### 0016: Article 6 (Ramanujan's Pi formulas)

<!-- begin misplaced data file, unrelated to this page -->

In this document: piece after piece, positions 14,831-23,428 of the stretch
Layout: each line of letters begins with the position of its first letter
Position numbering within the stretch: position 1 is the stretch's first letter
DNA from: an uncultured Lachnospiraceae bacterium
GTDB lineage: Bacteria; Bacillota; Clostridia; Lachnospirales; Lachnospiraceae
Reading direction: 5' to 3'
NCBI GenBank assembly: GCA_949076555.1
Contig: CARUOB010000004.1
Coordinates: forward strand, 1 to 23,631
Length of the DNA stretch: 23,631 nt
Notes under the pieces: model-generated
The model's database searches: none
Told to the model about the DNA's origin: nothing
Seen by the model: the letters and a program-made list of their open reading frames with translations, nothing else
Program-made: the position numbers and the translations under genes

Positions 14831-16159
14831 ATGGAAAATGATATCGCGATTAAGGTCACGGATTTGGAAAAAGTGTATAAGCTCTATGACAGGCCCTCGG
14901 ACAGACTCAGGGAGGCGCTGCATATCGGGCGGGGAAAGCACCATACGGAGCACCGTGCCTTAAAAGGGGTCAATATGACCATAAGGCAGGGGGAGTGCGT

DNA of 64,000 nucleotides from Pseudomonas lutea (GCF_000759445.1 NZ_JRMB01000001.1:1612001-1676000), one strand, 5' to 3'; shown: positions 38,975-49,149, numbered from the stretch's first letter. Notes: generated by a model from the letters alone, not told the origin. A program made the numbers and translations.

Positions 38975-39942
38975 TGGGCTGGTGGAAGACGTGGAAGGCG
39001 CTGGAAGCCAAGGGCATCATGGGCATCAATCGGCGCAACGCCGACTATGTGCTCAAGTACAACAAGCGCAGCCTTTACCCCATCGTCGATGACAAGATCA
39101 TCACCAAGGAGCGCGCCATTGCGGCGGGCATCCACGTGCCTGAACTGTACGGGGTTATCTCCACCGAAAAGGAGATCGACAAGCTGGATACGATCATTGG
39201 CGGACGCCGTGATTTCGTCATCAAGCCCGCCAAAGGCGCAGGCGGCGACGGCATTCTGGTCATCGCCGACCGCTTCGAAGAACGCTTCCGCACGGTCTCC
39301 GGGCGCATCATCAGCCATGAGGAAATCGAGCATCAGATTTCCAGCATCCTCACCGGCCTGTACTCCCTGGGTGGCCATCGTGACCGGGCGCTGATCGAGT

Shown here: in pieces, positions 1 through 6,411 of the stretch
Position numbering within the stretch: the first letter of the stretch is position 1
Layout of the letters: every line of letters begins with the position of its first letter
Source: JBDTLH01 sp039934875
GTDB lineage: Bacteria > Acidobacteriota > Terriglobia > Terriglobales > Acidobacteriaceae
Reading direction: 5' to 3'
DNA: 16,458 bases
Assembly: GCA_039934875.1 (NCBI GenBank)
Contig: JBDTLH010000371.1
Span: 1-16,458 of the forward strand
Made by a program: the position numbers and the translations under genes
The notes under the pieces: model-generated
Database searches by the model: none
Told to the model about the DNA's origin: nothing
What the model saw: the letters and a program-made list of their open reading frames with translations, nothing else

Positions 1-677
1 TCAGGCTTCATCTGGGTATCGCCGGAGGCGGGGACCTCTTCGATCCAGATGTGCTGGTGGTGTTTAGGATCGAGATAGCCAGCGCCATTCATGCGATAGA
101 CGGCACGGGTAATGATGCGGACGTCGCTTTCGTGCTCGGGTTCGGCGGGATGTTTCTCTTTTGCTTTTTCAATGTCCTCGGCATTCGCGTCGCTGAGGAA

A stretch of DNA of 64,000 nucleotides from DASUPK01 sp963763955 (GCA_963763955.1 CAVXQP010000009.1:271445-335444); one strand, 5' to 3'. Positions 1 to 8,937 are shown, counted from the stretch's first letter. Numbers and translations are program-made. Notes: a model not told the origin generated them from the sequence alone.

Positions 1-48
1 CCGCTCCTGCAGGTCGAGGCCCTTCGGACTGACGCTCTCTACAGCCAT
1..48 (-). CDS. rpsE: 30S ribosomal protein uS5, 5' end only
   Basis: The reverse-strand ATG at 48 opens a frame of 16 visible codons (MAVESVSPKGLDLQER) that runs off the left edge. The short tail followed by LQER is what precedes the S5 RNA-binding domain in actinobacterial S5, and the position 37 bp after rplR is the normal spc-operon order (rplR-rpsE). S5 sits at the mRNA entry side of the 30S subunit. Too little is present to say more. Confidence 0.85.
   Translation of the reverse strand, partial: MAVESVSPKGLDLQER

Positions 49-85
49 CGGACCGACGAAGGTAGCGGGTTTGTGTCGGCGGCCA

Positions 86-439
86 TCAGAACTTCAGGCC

Back to Index       Go to Updates Page     Ramanujan’s Pi Formulas with a Twist   By Tito Piezas III     Abstract:  A certain function related to Ramanujan’s pi formulas is explored at arguments k = {-½, 0, ½} and a conjecture will be given.   I. Introduction II. Fundamental d with class number h(-d) = 1,2 III. Non-fundamental d with class number h(-d) = 1,2 IV. Higher class numbers h(-d) = 4,6 V.  Conclusion: Conjecture (For an updated summary, also see Ramanujan's Pi Formulas and the Hypergeometric Function.)    I. Introduction   In his 1914 paper, “Modular Equations and Approximations to π”, Ramanujan gave 17 formulas for pi, one of which was,       with the Pochhammer symbol (a)n = (a)(a+1)(a+2)…(a+n-1).  He didn’t provide a proof, just stating that there were “corresponding theories”.  It was not until the 1980s work by the Chudnovsky and Borwein brothers that these formulas were placed on a rigorous footing.   In 2003, J. Guillera observed in his paper “Series closely related to Ramanujan formulas for pi” that, for k = ½,     It is easily seen that Ramanujan’s is just the case k = 0.  Guillera found that most of Ramanujan’s formulas (as well as those by the Chudnovskys, Borweins, and others) if modified in a similar manner, then evaluated to mln(x), where m and x are rationals. Aptly enough, there is still no proof that the relationships are true, though it holds for arbitrary thousands of decimal digits.  What the “corresponding theories” look like remains to be seen.      II. Fundamental d with class number h(-d) = 1,2   In Guillera’s paper, the evaluation mln(x) had a fluctuating m.  To have a more well-behaved function, we will use the form,     for some constant k, discriminant d, Pochhammer products hp, and algebraic numbers {A,B,C}.  Define the hp as,     For k = 0, the formulas below neatly sum to,     However, for k = ½, then,   p = 1:     p = 2:     p = 3:     For p = 1, the denominators of the formulas are the exact values of the negated j-function j(τ), while for p = 2,3, these are for the related modular functions r2(τ), r3(τ).  (See article, Pi formulas and the Monster group).  Note the prime factorizations,     as compared to the function’s respective ln(x), for example,     and one can see an extremely interesting “coincidence”.  There is also a similar correspondence between the prime factorization of the denominators of the formulas for p = 2,3, and ln(x).      III. Non-fundamental d with class number h(-d) = 1,2   Let k = ½, then,   p = 1:     p = 2:     p = 3     Evaluated as mln(x), these have a slightly different m from those with fundamental d.  If k = 0, then F(0)d = 1/π.     IV. Higher class numbers h(-d) = 4,6   A. Quadratic irrationals   Guillera pointed out that {A,B,C} may be algebraic and gave a few examples.  For fundamental d, we’ll use the smallest with class number h(-d) = 2, and the smallest d = {4u, 3v} with h(-d) = 4, namely d = {15, 68, 39}, respectively.  Let {φ, α, β} be the fundamental units,     then,     All evaluate as mln(x) where x is an algebraic number of degree 2 but, as it turns out, the second one does not have the expected m = (1/2)4, but has m = (1/2)5, which will be relevant for the conjecture in the conclusion.     B. Cubic irrationals   We’ll use the smallest d with class number h(-d) = 3, and the smallest d = {4u, 3v} with h(-d) = 6, namely d = {23, 116, 87}. Let {x,y,z} be the real roots of,       respectively, then,     As expected, the general form is mln(x’) where x’ now is an algebraic number of degree 3.  And so on (apparently) for other d with higher class numbers.  As usual, all six formulas have F(0)d = 1/π.     V. Conclusion: Conjecture   Conjecture: “Given the function,    with the Pochhammer products hp as defined previously, {A,B,C} as algebraic numbers of degree N, and fundamental discriminant d.  If,     then,     where {x, y} are algebraic numbers of degree N.”    Some points:   1. Since ln(ab) = bln(a), the exponent 6 may be reduced to either {5, 4, 3} if x is a square, fourth power, or eighth power, respectively, over a field of the same degree N,  as was seen in the examples.   2. If indeed the “equalities” are true, there should be a closed-form expression for x as a function of d, presumably complicated, similar to how the Chudnovskys and Borweins derived {A,B,C} from d.   3. Furthermore, as Guillera pointed out, there might be interesting evaluations over other constant k, one of which he tried was k = ¼.  I tried negative values and found that, for k = -½, “y” apparently is an algebraic number that has the same degree as {A,B,C}.  Thus, we have,   F(-½)d = y = {-70.5, -248, -1752, -88056, -144088, -3107743896}   for d = {7, 11, 19, 43, 67, 163}, respectively.  I do not know what these integers are, as their factorizations are not divisible by d.  For d with higher class number,    F(-½)d = y = {-15(89+45√5)/4,  -4(143+34√17),  -(31+13√13)/4}   for d = {3(5),  4(17),  3(13)} using the formulas given above.  If {A,B,C} are algebraic numbers of degree > 1, it seems the minimal polynomial of y and {A,B,C} share the same factor of the discriminant d.   For the background behind this article, see J. Guillera’s 2003 paper, “Series closely related to Ramanujan formulas for pi” in his homepage.    P.S.  Some relaxing music from Enya...     -- END --    © Oct 2010, Tito Piezas III You can email author at tpiezas@gmail.com     ◄